A questionnaire on sexuality and the other instruments was provided and filled in one single session at the outpatient room.
For the analysis of results, we used central tendency measurements to describe controlled socio-demographic factors such as age, civil status and schooling. The statistical analysis consisted on determining the frequency of the presence of sexual dysfunctions within the group of women with sexual dysfunctions, out of which we got the patients presenting dyspareunia and vaginismus for group allocation.
Then we made an analysis to compare the groups. The first group was set to be the one with no dysfunctions, the second one with dyspareunia and the third one with vaginismus, in order to get the significative differences and the relationship between groups and personality factors under study (gender role and self-esteem); for these we used the t-Student test and ETA coefficient. For the analysis of sexual background (child sexual traumatic experience, sexual information, sexual fears, masturbation and conjugal problems) and their relationship with dysfunctions, we used X2 and Cramer’s V.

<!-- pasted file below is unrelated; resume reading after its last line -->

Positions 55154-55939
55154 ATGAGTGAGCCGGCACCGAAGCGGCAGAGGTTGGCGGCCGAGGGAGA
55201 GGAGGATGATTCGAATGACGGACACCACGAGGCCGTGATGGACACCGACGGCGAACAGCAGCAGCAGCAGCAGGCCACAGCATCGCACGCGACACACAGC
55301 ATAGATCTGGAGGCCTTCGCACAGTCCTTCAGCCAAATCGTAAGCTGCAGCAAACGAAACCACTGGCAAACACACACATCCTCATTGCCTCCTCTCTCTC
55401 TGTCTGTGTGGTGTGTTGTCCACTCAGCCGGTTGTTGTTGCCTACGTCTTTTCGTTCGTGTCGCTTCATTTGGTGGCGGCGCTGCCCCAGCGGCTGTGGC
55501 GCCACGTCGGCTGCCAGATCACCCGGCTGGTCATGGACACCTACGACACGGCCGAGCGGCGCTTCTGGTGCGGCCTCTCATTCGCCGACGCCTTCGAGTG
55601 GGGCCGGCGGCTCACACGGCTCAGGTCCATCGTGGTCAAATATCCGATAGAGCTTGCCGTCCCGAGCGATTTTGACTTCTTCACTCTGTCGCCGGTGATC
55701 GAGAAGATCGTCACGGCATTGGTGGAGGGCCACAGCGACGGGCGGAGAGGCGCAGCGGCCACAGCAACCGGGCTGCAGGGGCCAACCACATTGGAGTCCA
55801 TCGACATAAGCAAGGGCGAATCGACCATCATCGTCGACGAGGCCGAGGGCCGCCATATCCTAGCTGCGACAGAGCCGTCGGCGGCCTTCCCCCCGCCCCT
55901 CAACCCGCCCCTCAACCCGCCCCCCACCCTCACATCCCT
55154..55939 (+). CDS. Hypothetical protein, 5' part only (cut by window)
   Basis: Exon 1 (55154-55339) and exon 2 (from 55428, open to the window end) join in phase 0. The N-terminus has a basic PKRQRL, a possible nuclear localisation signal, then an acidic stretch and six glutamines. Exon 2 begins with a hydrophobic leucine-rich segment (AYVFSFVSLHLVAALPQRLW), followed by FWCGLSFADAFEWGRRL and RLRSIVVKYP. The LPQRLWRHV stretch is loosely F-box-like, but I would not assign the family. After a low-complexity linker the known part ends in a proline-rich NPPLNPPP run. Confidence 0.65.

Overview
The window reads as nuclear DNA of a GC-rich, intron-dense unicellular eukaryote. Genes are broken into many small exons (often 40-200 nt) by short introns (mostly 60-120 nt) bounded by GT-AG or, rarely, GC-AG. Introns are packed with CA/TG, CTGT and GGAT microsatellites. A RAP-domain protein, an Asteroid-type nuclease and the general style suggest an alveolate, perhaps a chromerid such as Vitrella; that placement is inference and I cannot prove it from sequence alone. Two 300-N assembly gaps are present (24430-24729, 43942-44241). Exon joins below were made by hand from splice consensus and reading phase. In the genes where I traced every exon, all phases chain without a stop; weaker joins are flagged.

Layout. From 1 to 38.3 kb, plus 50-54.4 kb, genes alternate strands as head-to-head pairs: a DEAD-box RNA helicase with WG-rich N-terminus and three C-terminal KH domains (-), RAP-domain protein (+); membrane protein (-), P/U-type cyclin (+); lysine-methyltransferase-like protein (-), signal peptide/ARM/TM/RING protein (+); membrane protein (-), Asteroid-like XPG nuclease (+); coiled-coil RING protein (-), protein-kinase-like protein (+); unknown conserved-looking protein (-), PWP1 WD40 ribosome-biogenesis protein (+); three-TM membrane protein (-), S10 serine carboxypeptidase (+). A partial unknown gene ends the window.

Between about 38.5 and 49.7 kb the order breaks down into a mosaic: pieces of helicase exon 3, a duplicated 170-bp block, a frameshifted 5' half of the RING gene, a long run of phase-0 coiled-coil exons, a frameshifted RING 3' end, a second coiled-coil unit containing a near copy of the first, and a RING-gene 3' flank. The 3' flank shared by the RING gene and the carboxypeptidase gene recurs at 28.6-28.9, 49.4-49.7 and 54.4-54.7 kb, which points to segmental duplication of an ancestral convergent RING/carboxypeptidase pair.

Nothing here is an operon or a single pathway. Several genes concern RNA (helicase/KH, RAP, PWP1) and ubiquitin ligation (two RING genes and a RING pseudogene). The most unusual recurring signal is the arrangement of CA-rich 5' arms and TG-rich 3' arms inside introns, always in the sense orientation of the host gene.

Factors resulting related were used to perform a discriminant analysis so as to propose explanational profiles; all variables found to be related, psychological factors and sexual background were included in the analysis. Statistical data analysis was made with the software SPSS version 11.
The description of the samples shows a normal distribution with an average for groups of age and schooling as follows: for group 1, age 31.9± 5.32, years in school 10.9± 3.17; for group 2, age 32.7± 5.54, years in school 10.2± 2.8; and for group 3, age 33.7± 3.1, years in school, 9.9± 2.5.